Between 2020 and 2021, xylazine-positive overdose deaths increased significantly. According to the data, they surged by 1,127% in the South, 750% in the West, more than 500% in the Midwest, and more than 100% in the Northeast, suggesting the drug mixture poses a serious risk to the health and well-being of Americans.

These two factors – the broad geographic distribution of the drug across the Union coupled with the rapid increase in adverse health effects caused by the drug in the form of fatal overdoses – meet the Emerging Threats Criteria used by the federal government to judge when the use of a mind-altering substance should be considered as an emerging threat to the nation.

According to the Office of National Drug Control Policy (ONDCP), another reason for publishing the designation is the critical fact that fentanyl-laced xylazine causes overdoses so powerful that the administration of naloxone will not necessarily revive the individual experiencing the overdose. That puts addicts at even greater risk, as naloxone has been used to save tens of thousands of lives in recent years.

What Happens Next?

The ONDCP designation is just the first step. Now that fentanyl-laced xylazine has been labeled an emerging drug threat; the White House will put forth executive action requiring a whole-of-government response to the emerging trend.

Such actions will include:

  • Evidence-based prevention tactics and treatment
  • Educational campaigns to inform the public about the drug
  • Law enforcement crackdowns on the supply and trafficking of the drug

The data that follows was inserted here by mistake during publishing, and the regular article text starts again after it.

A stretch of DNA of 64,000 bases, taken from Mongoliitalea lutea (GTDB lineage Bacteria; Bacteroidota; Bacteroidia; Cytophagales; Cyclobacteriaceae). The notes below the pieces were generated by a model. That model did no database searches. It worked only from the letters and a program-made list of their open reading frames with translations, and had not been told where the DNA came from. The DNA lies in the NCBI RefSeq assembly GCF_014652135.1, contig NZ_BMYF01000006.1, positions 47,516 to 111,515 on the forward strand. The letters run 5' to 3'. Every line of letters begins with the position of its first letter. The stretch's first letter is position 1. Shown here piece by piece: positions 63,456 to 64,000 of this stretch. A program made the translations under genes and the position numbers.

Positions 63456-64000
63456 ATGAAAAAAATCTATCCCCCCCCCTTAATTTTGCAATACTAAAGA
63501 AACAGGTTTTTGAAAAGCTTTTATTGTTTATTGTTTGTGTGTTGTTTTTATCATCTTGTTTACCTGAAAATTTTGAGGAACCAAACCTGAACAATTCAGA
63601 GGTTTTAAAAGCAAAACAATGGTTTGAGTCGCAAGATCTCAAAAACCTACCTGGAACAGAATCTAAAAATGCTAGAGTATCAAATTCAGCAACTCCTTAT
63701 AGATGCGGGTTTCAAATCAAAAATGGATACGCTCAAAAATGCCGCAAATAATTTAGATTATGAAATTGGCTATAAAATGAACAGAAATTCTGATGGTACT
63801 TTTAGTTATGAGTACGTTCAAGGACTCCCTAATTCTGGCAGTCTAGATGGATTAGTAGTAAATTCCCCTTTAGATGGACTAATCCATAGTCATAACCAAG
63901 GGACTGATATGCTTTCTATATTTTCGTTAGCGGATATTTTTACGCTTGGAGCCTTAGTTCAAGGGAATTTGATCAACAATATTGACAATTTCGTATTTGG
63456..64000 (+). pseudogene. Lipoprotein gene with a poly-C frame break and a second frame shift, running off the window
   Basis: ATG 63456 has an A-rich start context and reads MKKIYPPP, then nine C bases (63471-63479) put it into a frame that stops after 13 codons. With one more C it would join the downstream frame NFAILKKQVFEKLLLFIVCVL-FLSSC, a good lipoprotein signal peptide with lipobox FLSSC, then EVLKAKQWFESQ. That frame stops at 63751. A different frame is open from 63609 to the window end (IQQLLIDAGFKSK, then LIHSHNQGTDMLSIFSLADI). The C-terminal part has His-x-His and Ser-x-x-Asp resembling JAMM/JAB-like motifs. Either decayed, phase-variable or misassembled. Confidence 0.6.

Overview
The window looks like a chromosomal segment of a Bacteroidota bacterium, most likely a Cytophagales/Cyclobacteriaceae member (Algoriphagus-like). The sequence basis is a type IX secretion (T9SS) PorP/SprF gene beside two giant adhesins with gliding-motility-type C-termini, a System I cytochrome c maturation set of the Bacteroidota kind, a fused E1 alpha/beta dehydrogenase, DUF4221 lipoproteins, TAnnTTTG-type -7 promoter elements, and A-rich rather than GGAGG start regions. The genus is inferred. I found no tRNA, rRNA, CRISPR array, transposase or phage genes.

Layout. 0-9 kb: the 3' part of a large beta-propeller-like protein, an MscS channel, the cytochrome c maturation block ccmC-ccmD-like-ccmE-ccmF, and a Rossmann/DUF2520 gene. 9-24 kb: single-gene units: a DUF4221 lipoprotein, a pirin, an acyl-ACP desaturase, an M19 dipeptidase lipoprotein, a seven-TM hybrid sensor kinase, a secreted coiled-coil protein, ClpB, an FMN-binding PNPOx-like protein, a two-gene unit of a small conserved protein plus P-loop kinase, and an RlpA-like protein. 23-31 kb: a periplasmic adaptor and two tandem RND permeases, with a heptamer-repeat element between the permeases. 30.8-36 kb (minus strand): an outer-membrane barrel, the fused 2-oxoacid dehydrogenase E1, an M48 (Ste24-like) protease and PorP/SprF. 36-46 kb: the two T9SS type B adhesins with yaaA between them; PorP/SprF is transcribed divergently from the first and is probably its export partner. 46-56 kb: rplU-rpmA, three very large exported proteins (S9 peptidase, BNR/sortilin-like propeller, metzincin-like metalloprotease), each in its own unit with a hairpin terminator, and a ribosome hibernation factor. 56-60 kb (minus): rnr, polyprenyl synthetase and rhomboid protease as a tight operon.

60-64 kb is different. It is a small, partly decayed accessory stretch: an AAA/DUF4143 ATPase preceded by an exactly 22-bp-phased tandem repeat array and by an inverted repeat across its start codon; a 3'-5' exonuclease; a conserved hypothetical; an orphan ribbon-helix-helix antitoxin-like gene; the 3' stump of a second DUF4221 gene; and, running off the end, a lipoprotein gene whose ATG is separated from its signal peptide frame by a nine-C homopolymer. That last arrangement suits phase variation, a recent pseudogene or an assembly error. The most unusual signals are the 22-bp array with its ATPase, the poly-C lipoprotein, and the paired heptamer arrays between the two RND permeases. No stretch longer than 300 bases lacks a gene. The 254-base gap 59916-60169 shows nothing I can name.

Scientific campaigns will work on xylazine testing to understand how the drug affects the human body. Other efforts will focus on treatment and supportive care protocols for people who are using the drug. The White House will also organize the implementation of comprehensive data systems to track drug trafficking, including law enforcement strategies to reduce the illicit supply of xylazine. Finally, there are plans for rapid research to understand the interactions between xylazine and fentanyl. Scientists hope to use this research to innovate an effective xylazine/fentanyl overdose reversal medication.

What Families Must Do

Family helps an addicted loved one

Efforts by federal government administration officials, state and local agencies, and public health and law enforcement institutions will make a big difference in curbing the worst of the emerging fentanyl-laced xylazine drug trend. However, the drug hybrid still harms thousands of addicts and causes hundreds of deaths. And this is occurring every day. Given that it is extremely difficult to revive someone from the overdoses caused by these drugs, there is no second chance for an addict who experiments with this drug. And they cannot wait weeks, months, or years for the government response to curb the spread of fentanyl-tainted xylazine.

If you know someone addicted to drugs, please do everything you can to get them help. It is the responsibility of the family members of addicts to help their loved ones enter treatment and get off drugs as soon as possible. Please don’t wait until it is too late. Find help for your loved one today.

Sources Cited:

  1. WH. “Biden-Harris Administration Designates Fentanyl Combined with Xylazine as an Emerging Threat to the United States.” White House, 2023. whitehouse.gov ↩︎

  2. DEA. “The Growing Threat of Xylazine and its Mixture with Illicit Drugs.” Drug Enforcement Administration, 2022. dea.gov ↩︎


After working in addiction treatment for several years, Ren now travels the country, studying drug trends and writing about addiction in our society. Ren is focused on using his skill as an author and counselor to promote recovery and effective …